Lease to Own Agreements
A Lease to Own Agreement, also called a “Rent to Own Agreement” is a contract signed between a landlord (or property seller) and a tenant that permits the tenant to rent the property for a duration of one (1) to several years, with the added option that the tenant can purchase the property at the end of the term, if they so choose. In other words, the agreement can be thought of as two (2) separate documents compiled into one; a standard residential lease and a purchase agreement.
Lease to Own Agreements by State
- New Hampshire
- New Jersey
- New Mexico
- New York
- North Carolina
- North Dakota
- Rhode Island
- South Carolina
- South Dakota
- West Virginia
What is a Lease to Own Agreement?
A lease-to-own agreement is a binding legal document used for establishing a set of terms, rules, and conditions around the initial lease of a residential property, and the subsequent selling of said property (if the tenant chooses to purchase). The agreement is a popular option for tenants that are looking to purchase a home, but due to financial constraints cannot do so in the current moment. Common reasons for this include the tenant not being able to afford a down payment or not having a strong enough credit score to obtain a loan.
How does a Lease to Own Work?
For homeowners that are 1) in no rush to sell their home, and 2) are looking for a stable investment opportunity, putting their home on the market as a lease-to-own may be their best option. It’s worth noting that real estate agents may be hired for assistance with the creation of the contract, but other than that, agents are often not involved, as they would have no way of earning compensation other than by the selling of the property, which would most likely be several years into the future. Subjects and conditions that the parties to the agreement typically negotiate and discuss include:
The average term of a lease to own agreement is between one (1) and three (3) years, although any length of time can be negotiated. Unlike standard leases, the length of the lease to own can make or break the tenant’s ability to purchase the home at the end-date of the contract. This is because, during the time between the contract’s beginning and end date, the tenant is aiming to raise their credit score in order to qualify for a mortgage by making on-time payments. Additionally, the tenant will be looking to build up a down payment through each subsequent rental payment, as an agreed-upon portion of each payment will accrue in a credit. The more consecutive payments, the larger the down payment credit.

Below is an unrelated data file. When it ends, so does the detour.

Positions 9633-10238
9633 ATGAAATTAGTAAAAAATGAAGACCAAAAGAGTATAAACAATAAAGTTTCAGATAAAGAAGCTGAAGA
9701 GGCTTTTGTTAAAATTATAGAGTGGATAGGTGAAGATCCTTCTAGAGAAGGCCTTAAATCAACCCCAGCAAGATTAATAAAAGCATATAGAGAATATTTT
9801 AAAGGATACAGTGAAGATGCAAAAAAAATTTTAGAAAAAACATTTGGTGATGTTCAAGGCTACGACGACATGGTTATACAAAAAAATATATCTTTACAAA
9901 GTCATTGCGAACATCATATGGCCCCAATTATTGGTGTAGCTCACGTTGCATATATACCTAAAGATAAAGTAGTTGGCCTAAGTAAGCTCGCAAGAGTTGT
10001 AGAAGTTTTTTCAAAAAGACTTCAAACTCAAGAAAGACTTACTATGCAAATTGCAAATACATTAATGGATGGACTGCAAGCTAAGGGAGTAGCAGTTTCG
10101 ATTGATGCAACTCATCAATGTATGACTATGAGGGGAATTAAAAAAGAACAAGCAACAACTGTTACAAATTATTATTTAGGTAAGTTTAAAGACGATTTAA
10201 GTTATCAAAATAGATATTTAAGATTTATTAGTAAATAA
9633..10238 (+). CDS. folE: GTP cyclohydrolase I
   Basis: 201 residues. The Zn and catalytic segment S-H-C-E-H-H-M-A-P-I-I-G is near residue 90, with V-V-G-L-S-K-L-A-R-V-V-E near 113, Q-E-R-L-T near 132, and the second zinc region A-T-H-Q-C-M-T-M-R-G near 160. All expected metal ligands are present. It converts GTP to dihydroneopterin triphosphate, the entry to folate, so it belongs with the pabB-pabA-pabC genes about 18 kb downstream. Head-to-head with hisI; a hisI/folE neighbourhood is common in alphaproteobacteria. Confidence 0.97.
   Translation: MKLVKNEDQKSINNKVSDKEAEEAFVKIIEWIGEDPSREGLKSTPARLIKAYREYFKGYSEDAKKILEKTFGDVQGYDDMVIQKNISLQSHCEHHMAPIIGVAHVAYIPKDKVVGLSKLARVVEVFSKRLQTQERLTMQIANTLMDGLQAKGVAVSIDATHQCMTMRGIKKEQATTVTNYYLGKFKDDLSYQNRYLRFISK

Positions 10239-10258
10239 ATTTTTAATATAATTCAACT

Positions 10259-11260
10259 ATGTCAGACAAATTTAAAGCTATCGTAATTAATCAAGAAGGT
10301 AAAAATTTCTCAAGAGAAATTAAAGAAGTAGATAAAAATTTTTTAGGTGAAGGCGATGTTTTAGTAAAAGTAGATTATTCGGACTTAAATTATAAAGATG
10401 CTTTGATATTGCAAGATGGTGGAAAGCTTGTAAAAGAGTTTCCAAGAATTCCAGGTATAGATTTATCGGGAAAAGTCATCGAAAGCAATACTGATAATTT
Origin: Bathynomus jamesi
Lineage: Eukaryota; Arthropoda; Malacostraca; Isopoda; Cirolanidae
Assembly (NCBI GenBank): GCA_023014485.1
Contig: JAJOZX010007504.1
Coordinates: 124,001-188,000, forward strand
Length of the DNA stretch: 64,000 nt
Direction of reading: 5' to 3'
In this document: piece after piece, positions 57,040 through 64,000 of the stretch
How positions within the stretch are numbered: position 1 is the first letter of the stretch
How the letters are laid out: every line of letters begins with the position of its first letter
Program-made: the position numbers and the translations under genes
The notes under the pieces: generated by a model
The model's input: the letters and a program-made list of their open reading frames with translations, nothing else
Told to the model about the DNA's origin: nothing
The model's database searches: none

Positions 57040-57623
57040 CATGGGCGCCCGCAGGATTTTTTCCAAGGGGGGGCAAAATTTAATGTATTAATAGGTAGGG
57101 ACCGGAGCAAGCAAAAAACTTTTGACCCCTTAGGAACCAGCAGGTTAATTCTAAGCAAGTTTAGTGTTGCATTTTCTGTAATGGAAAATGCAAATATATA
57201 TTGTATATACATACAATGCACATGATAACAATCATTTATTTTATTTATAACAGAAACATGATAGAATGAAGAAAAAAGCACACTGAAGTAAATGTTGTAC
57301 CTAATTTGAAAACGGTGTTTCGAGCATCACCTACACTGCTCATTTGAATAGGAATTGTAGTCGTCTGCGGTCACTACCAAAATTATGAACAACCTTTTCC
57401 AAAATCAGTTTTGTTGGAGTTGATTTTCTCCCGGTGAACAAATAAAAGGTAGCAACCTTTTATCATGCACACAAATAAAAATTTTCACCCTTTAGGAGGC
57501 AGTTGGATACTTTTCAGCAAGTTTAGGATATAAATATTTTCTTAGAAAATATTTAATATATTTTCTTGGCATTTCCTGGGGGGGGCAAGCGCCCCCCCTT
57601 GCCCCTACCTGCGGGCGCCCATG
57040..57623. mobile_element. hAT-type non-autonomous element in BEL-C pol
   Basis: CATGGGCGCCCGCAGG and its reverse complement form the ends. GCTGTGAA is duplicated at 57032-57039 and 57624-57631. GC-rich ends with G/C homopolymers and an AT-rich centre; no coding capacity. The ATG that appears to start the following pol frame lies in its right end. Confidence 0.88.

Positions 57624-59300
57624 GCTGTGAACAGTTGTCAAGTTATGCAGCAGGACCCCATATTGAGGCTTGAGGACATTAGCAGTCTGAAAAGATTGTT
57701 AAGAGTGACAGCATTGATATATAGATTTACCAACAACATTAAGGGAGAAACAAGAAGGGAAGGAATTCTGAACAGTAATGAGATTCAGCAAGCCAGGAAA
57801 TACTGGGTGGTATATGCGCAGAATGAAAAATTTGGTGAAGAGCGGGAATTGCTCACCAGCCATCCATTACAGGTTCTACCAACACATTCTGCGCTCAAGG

Option Fee + Rent Credit
Two (2) aspects unique to lease to own agreements are option fees and rent credits. An option fee is a percentage of the home purchase price that is agreed upon before the signing of the lease. It typically ranges between 1 and 5%, although the homeowner can attempt to negotiate any percentage value. The option fee serves the purpose of allowing the tenant to purchase the property at any time during the lease. Hence, the option fee gives them the “option” of making a purchase. The rent credit is a portion of the monthly rent, typically between ten (10) and fifteen (15) percent, that accrues for the purpose of both reducing the purchase price of the home and contributing towards a down payment for the home. This fee is almost always non-refundable – if the tenant backs out and doesn’t purchase the property, the property owner keeps all of the credit.
Prior to the signing of the lease, the parties will negotiate a purchase price for the property. It is recommended that the price is not negotiated at a later date, as the collection of the option fee is meant to give the tenant the option to purchase any time throughout the course of the lease. The monetary amount that is agreed-upon will remain unchanged throughout the duration of the lease. It is recommended that homeowners negotiate a price that is slightly higher than market value due to the likelihood of the home to appreciate.
Maintenance & Other Costs
Out of all portions of the agreement that can be negotiated, maintenance and utility costs are some of the most important. Both parties will need to carefully write down each type of cost and which party is responsible for paying for it. In some cases, the landlord may be willing to pay for all maintenance, insurance, and utilities aside from routine grass mowing and other routine tasks. In other cases, the landlord may expect the tenant to hold responsibility for the majority of the home costs. Regardless of what is decided, the section should spell out exactly what is agreed upon to avoid disputes later down the road. Hiring an attorney to go over the contract can ensure fairness and help point out any unforeseen conditions in the contract.
Pros & Cons of the Lease Option
Much like a mechanic needs to use the right tool for the job, property owners need to select the right type of contractual agreement for their situation. Unlike traditional leases, lease to own agreements are more complicated in nature due to encompassing two (2) contracts in one, and as such, property owners need to be 100% certain the leasing method is right for them. The pros and cons of a lease to own agreement (in the eyes of a property owner) are the following:
- Tenants are more likely to take care of the property
- Attracts long-term minded tenants
- Allows property owners to move out of the property upon finding a tenant
- Can serve as an excellent financial investment opportunity
- The tenant may not purchase the property, leaving the owner to find a new tenant and start the process over again
- Appreciation may increase the property’s value, whereas the monetary amount agreed upon in the lease contract remains the same – losing the seller money
- Tenants may need to be evicted due to nonpayment of rent or breach of contract
- Slow monetary return – may cause issues for homeowners looking to purchase a new home